Ukraine: In an ESG world companies are expected to be moral actors

As ESG investors doing the right thing should line up with your duty to shareholders

The horrific conflict in the Ukraine has left us all utterly appalled. The civilians bombed in their own homes. The lines of refugees at the Polish, Hungarian and Moldavian borders. The bravery of Zelensky and the Ukranian people. The war crimes and bombed out hospital units. The children.

The invasion has been described by Steven Fox, CEO of Veracity Worldwide, as being the first ‘war in the ESG age’. Obviously, there have been conflicts in the past five years – in Yemen, Afghanistan, Myanmar to name a few – but this is the first that has drawn sanctions on a gargantuan scale. He is talking about the decision by numerous iconic global brands such as Coca Cola to pull out of the Russian market as a consequence of the invasion of Ukraine. More broadly this is a comment about decisions by lots of international companies to pull out of Russia to protest the invasion, comply with sanctions, or to avoid the risk and uncertainty and bad publicity associated with staying in Russia.

This seems unsurprising today, but it is not the norm when looking back at previous conflicts and corporate behaviour. In the old world, big public companies were – according to influential economists like Milton Friedman – only there to generate returns for shareholders. They might pull out of a war zone to avoid risk, but they would not necessarily take a moral stand on important issues. But the world has changed, and in a world governed by ESG criteria, companies are expected to be moral actors. And it isn’t just military conflict. Think about companies like Nike and Netflix and their comments around racial discrimination. In the new world of ESG – post the invasion of Ukraine – companies have to think about potentially competing business objectives. They have to focus on shareholder returns, environmental and social impact and arguably helping (or being seen to help) the Ukrainian resistance.

What is interesting here, is that these goals – to an extent – are pushing in the same direction. Think about Coca Cola – which has around 9% of its global revenue in Russia – and others like McDonalds, Starbucks and H&M. Beyond the reputational damage of continuing to do business in Russia, there is also a cold business calculation at play. In a scenario where the rouble crashes, the banks have been cut off and you cannot export cash, it is impossible to sell anything in Russia. The smart play is to sell bottles of coke, burgers, clothing and coffee somewhere else.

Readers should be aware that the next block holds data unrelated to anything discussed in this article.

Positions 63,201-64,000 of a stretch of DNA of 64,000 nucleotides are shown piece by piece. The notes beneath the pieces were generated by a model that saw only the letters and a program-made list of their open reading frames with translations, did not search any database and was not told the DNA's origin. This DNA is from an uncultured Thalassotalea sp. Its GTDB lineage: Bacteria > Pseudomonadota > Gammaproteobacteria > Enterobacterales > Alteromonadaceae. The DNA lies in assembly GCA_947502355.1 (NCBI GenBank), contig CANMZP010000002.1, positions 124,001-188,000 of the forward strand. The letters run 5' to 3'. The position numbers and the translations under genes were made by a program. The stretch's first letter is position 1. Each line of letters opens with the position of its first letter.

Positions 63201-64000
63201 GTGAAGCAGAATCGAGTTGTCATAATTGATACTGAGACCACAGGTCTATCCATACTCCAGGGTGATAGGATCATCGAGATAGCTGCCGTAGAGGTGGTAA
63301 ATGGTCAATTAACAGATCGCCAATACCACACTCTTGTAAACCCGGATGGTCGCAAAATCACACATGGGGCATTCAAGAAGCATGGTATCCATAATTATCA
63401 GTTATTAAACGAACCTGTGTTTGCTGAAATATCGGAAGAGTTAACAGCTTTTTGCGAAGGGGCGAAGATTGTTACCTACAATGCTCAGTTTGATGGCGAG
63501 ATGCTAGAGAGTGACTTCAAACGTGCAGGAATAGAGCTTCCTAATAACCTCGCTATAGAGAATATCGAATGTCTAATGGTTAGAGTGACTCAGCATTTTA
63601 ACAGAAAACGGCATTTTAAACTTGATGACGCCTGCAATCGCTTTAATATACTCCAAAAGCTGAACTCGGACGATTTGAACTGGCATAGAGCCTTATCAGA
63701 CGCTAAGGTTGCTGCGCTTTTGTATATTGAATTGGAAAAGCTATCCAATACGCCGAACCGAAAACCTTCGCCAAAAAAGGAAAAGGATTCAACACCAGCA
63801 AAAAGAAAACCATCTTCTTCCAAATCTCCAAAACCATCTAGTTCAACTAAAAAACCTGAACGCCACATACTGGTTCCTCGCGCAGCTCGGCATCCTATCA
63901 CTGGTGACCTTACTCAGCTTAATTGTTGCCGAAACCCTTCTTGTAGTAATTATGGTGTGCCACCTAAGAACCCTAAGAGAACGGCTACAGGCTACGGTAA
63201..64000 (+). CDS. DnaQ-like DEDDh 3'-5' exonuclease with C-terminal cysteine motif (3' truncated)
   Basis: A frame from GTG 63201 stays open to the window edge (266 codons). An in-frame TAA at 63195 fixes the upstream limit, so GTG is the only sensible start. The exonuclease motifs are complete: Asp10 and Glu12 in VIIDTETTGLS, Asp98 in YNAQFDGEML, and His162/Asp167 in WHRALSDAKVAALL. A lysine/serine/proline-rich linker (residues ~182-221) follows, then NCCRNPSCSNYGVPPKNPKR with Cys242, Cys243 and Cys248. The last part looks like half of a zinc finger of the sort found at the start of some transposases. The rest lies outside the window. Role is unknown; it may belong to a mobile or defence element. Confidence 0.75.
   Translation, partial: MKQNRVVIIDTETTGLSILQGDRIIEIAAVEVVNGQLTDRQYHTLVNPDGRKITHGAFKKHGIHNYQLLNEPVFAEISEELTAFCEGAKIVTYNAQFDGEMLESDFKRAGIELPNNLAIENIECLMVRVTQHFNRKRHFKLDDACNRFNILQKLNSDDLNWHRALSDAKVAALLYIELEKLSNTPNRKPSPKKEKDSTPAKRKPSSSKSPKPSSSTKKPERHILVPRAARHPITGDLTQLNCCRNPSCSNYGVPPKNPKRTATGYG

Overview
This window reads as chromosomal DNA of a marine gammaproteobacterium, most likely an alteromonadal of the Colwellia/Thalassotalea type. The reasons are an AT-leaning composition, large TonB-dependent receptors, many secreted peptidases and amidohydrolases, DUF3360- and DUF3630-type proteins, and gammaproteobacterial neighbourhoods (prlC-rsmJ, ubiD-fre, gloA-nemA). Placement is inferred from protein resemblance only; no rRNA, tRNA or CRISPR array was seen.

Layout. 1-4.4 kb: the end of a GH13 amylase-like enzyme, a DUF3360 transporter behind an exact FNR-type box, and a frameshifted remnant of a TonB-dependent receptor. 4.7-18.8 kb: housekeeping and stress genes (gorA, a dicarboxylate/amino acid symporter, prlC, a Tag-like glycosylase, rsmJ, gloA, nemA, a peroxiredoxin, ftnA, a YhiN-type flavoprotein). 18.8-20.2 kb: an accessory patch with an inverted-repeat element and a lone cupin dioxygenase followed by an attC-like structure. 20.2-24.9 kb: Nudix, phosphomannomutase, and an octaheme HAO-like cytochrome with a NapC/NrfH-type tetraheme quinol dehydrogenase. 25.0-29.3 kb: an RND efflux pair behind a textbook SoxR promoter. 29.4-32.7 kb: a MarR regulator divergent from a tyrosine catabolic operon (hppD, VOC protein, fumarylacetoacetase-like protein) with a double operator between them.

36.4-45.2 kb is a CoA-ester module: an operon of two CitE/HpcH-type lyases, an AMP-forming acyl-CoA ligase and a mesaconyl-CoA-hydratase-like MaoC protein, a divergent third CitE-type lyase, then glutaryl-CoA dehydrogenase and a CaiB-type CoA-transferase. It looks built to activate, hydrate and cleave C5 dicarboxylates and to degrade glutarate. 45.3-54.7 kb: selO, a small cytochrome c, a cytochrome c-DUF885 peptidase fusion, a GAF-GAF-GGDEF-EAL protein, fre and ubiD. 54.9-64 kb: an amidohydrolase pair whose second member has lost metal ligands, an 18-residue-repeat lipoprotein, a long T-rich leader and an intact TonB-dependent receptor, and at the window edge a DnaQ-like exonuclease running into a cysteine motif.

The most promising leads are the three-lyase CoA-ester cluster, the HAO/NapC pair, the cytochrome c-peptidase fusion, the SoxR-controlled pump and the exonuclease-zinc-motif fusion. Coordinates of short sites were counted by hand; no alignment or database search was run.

Other areas generally shunned by ESG investors pre-war now have a period of short-term strategic importance recognised by those same ESG investors. Russia’s ability to wage war is funded by oil and gas exports so its war effort is helped by high oil and gas prices. Reducing the use of oil and gas is both good for the environment and good for Ukraine. For an oil company, opening lots of smaller projects to drill lots of oil outside Russia is bad for the environment. That said, it also reduces oil prices and Western reliance on Russia and so is good for Ukraine. 

Weapons

Even weapons have lost some of their pariah status. The old frame on ESG was crudely focused on ‘reducing carbon emissions and avoiding social harm’. This generally was interpreted as meaning weapons were always bad. The post-Ukraine frame on ESG is now ‘in the long-term focus on reducing carbon emissions and avoiding social harm, but in the short term help the Ukraine’. Unfortunately, what the Ukrainians need right now is weapons.

If you are an ESG investor, you need to have a theory of international diplomacy that tells you whether it is a net good or bad for humanity for democracies to procure powerful weapons to fight wars against dictatorships. In the pre ESG age, you just had to understand the finances of the company selling the weapons. That’s no longer enough. Even if you care only about making lots of money, now ESG informs both what companies will do and how markets will react.

Markets have recognised this too. The invasion of Ukraine prompted a fairly typical ‘risk off’ response in markets: equities fell and assets like gold, rose. But one of the best performing asset classes since Putin launched his invasion has been clean energy stocks. There is an expectation that the push to decarbonise will accelerate given clean energy is generally provided on ‘your doorstep’ rather than imported from a war zone. Companies helping the world decarbonise are problem solvers. The world’s problem right now, is having very high energy prices.

ESG has been here before and in 2020 (during the Covid-19 pandemic) investors learned quickly that companies that solved problems become highly sought after. This is the more important bit of what is going on today. It’s not so much about telling the world you are doing the right thing morally, it’s that the right thing morally does not conflict with your duty to shareholders.

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Natasha Turner

Natasha is global deputy editor at ESG Clarity, part of the Bonhill Group, and has been a financial journalist for six years. She has been shortlisted for Story of the Year and Investment Journalist of...